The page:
Deflation or not, gold's fans see reasons to buy
Gold has climbed to within shouting distance of its record-high price, as investors and traders have turned back to the metal amid growing signs of global economic weakness.
Gold’s latest rally has frustrated some bears who expect the economy to fall into a deflationary cycle -- which, in theory, would be bad for classic inflation hedges like precious metals.
The possibility of deflation clearly hasn’t deterred gold buyers in recent days: Near-term futures in New York jumped $17.30, or 1.4%, to $1,214.80 an ounce on Thursday, a six-week high and the biggest one-day gain since June 17.
That left the price 3.4% below its record close of $1,257.20 on June 18. It's up 11% year to date.
Gold lost ground for much of July as Europe’s financial-system crisis faded and the mood about the global economic outlook improved, boosting the euro currency and stocks and reducing demand for precious metals as a place to hide. The price hit a three-month low of $1,158 on July 27.
But gold has rebounded since then as U.S. economic data, in particular, have been weaker than expected and the fear level in financial markets has escalated. That fear bubbled over Wednesday, when stocks plunged worldwide. Equities lost more ground Thursday, although selling was more muted.
If you assume that there is at least some fundamental investment reasoning driving gold (as opposed to just short-term trading strategies), what might be motivating buyers now?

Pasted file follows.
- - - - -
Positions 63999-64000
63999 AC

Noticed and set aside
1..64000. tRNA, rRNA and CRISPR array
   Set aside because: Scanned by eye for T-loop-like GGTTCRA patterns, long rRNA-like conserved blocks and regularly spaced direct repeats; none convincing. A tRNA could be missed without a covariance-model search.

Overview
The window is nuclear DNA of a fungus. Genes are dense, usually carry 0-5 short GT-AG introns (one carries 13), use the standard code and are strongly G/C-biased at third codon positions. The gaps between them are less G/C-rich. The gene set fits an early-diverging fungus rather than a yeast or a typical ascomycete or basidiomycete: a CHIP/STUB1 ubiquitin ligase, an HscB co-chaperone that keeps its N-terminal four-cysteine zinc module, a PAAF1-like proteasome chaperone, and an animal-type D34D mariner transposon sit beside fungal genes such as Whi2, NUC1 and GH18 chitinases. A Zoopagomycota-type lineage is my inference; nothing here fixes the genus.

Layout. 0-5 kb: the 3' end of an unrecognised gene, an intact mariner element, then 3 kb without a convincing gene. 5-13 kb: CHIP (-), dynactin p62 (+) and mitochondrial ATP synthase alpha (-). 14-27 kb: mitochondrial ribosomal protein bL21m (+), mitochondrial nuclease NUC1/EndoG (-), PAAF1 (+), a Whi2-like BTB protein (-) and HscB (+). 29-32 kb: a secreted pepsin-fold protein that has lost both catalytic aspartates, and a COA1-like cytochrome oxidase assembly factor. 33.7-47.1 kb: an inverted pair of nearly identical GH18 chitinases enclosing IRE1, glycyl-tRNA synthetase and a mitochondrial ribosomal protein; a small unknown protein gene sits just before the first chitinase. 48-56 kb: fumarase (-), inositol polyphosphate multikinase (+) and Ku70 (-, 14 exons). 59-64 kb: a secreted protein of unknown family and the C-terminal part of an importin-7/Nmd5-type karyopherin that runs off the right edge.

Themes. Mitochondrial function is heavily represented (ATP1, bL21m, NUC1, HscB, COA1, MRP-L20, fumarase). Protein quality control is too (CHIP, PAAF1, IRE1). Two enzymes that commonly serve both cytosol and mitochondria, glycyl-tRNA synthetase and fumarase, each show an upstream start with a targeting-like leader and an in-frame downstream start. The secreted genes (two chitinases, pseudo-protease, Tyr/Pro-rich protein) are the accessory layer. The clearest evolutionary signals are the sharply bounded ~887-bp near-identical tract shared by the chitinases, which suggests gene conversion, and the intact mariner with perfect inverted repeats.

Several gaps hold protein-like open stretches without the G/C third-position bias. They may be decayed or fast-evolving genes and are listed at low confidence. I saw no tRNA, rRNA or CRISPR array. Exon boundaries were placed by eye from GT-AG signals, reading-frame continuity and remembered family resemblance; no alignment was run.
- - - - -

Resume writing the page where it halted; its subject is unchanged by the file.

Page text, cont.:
Some may figure that even if deflation happens -- meaning a broad-based, sustained decline in prices for many goods, services and assets -- gold would hold its value better than a lot of the alternatives.
A second idea is that gold buyers just want something tangible in their portfolios at a time of nerve-racking economic uncertainty.
But the most popular line of reasoning among many gold bugs is that the Federal Reserve’s continuing efforts to combat deflation, by driving interest rates lower and by allowing massive sums to slosh around the financial system, will eventually lead to rising inflation and debasement of paper currencies.
A report from Goldman, Sachs & Co. helped stoke Thursday's rally in the metal. Goldman said it expected gold to rise to $1,300 in six months (a 7% gain from the latest price), underpinned by super-low U.S. real interest rates.
None of this impresses critics like Vanguard Group’s John Ameriks, who argues in this blog post that, after a decade-long rally, the metal appears grossly overvalued for every economic scenario except perhaps complete collapse.
Matt Zeman, a trader at LaSalle Futures Group in Chicago, says gold bulls can at least make the case that the metal continues to see plenty of patient buyers emerge whenever the price pulls back, as it did last month.
“They all want to buy it on sale,” Zeman said.
By contrast, at the height of market bubbles -- think housing -- the get-me-in-at-any-price mentality usually takes over.
-- Tom Petruno
Photo: A 2,200-year-old Egyptian gold coin. Credit: Israeli Antiquities Authority / European Pressphoto Agency